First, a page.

“We say at once, however, that the deliberate or reckless making of a false statement in a document verified by a statement of truth will usually be so inherently serious that nothing other than an order for committal to prison will be sufficient. That is so whether the contemnor is a claimant seeking to support a spurious or exaggerated claim, a lay witness seeking to provide evidence in support of such a claim, or an expert witness putting forward an opinion without an honest belief in its truth. In the case of an expert witness, the fact that he or she is acting corruptly and makes the relevant false statement for reward, will make the case even more serious; but it will be a serious contempt of court even if the expert witness acts from an indirect financial motive (such as a desire to obtain more work from a particular solicitor or claims manager), or without any financial motivation at all”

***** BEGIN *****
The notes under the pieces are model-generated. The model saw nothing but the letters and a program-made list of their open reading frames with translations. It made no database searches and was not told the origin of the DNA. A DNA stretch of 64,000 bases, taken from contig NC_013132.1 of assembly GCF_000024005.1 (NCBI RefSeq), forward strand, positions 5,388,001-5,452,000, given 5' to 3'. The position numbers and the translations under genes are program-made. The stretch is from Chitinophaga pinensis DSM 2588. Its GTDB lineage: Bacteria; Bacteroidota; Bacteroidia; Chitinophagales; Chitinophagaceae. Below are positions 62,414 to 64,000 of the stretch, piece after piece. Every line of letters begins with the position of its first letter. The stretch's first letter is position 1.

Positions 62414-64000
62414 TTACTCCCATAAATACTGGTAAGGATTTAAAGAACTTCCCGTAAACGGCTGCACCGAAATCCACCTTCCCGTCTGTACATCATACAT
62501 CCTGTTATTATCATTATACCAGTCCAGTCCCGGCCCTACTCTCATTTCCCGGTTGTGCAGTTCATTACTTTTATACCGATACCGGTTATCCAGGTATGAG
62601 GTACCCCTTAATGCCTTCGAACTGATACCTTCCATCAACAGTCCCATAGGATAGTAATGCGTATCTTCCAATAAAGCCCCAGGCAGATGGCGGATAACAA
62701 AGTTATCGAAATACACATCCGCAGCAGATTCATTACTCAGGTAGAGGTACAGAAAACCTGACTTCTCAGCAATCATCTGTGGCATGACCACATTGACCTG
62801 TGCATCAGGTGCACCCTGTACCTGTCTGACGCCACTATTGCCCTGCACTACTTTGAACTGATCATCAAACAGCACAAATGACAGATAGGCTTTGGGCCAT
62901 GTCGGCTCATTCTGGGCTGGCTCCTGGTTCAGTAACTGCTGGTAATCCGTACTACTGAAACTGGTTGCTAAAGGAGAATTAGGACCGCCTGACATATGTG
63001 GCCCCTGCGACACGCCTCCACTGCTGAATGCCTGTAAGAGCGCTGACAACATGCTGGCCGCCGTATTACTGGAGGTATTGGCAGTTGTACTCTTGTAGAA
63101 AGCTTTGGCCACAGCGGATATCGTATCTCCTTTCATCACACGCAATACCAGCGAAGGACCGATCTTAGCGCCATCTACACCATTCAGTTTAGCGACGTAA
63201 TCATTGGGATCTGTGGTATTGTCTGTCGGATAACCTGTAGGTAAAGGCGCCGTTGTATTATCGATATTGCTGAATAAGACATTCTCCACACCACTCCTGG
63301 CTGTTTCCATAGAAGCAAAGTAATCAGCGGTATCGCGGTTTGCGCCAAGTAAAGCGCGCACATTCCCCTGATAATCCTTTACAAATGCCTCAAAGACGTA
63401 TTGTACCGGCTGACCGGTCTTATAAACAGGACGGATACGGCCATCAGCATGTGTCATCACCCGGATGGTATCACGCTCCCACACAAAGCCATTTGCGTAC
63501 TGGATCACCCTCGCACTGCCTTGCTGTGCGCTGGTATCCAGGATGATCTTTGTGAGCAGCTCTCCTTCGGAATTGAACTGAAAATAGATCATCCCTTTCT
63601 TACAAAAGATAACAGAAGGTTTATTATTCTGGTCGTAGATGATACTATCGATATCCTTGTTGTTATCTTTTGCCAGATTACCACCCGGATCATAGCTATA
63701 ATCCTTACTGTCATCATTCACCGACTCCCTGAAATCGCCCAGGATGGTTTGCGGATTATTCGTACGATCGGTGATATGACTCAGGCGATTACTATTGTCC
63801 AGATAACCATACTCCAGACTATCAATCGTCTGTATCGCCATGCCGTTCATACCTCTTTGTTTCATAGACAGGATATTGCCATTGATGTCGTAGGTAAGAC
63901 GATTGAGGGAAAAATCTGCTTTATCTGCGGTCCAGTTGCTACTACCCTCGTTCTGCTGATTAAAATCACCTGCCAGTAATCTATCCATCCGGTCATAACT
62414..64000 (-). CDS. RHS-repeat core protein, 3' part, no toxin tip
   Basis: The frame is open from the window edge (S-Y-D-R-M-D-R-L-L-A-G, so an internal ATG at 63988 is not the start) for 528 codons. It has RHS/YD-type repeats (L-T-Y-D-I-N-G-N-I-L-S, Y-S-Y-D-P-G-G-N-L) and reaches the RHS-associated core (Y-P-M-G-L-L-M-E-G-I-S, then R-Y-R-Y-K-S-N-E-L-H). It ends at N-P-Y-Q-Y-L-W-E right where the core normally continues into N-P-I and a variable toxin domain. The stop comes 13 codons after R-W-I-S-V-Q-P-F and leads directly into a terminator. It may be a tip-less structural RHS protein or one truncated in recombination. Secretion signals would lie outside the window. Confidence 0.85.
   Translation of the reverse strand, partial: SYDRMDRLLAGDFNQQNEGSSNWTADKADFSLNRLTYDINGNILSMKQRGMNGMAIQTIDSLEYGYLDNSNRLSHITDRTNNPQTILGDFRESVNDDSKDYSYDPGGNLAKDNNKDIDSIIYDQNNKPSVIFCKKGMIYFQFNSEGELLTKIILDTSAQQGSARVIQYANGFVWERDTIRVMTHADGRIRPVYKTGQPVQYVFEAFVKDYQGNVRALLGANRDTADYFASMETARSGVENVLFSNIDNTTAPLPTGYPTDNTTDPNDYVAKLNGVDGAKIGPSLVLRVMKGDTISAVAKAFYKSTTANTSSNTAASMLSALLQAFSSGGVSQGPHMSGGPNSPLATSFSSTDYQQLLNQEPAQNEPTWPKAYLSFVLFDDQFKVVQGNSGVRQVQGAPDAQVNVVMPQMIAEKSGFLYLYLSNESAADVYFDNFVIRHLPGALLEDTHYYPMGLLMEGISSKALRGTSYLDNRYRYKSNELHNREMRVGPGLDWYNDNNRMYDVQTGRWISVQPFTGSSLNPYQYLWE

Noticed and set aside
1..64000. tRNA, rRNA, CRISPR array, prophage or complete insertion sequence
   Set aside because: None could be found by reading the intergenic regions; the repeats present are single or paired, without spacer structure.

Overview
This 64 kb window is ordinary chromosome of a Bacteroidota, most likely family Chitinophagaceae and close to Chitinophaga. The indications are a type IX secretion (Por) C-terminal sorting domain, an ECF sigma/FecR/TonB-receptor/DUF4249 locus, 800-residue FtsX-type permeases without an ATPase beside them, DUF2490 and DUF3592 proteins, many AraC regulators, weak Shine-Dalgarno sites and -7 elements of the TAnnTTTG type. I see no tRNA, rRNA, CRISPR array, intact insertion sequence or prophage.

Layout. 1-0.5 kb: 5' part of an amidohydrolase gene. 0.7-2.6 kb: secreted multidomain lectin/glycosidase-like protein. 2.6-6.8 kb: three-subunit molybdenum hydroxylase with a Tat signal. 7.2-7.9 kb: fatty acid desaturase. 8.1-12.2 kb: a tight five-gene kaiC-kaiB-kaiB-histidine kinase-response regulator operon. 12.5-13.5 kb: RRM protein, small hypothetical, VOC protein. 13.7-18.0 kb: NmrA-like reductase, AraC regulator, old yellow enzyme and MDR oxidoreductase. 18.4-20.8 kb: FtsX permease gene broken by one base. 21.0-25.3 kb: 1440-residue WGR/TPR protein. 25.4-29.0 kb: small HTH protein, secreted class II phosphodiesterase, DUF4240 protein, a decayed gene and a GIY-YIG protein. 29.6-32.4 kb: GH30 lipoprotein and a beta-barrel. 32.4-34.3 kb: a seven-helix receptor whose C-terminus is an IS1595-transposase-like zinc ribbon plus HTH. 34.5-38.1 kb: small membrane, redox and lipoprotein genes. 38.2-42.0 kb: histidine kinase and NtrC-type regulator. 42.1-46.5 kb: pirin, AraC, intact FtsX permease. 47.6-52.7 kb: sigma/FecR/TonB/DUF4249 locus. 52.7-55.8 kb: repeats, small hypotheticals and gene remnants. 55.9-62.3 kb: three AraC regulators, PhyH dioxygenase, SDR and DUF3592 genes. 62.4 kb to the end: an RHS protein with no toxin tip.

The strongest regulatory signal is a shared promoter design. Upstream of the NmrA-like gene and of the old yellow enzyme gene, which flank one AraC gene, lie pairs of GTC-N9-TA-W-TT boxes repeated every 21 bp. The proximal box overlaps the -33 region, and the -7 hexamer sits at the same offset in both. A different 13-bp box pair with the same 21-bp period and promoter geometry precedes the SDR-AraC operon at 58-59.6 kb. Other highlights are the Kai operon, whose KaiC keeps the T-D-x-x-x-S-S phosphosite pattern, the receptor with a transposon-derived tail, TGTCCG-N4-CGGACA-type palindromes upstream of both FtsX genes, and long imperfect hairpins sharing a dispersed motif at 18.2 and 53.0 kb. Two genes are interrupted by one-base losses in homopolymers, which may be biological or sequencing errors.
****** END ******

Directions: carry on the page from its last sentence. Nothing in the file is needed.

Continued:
“Because this form of contempt of court undermines the administration of justice, it is always serious, even if the falsity of the relevant statement is identified at an early stage and does not in the end affect the outcome of the litigation. The fact that only a comparatively modest sum is claimed in the proceedings in which the false statement is made does not remove the seriousness of the contempt. The sum in issue in the proceedings is however relevant, because contempt of court by an expert witness will be even more serious if the relevant false statement supports a claim for a large sum, or a sum which is grossly exaggerated above the true value of any legitimate claim.”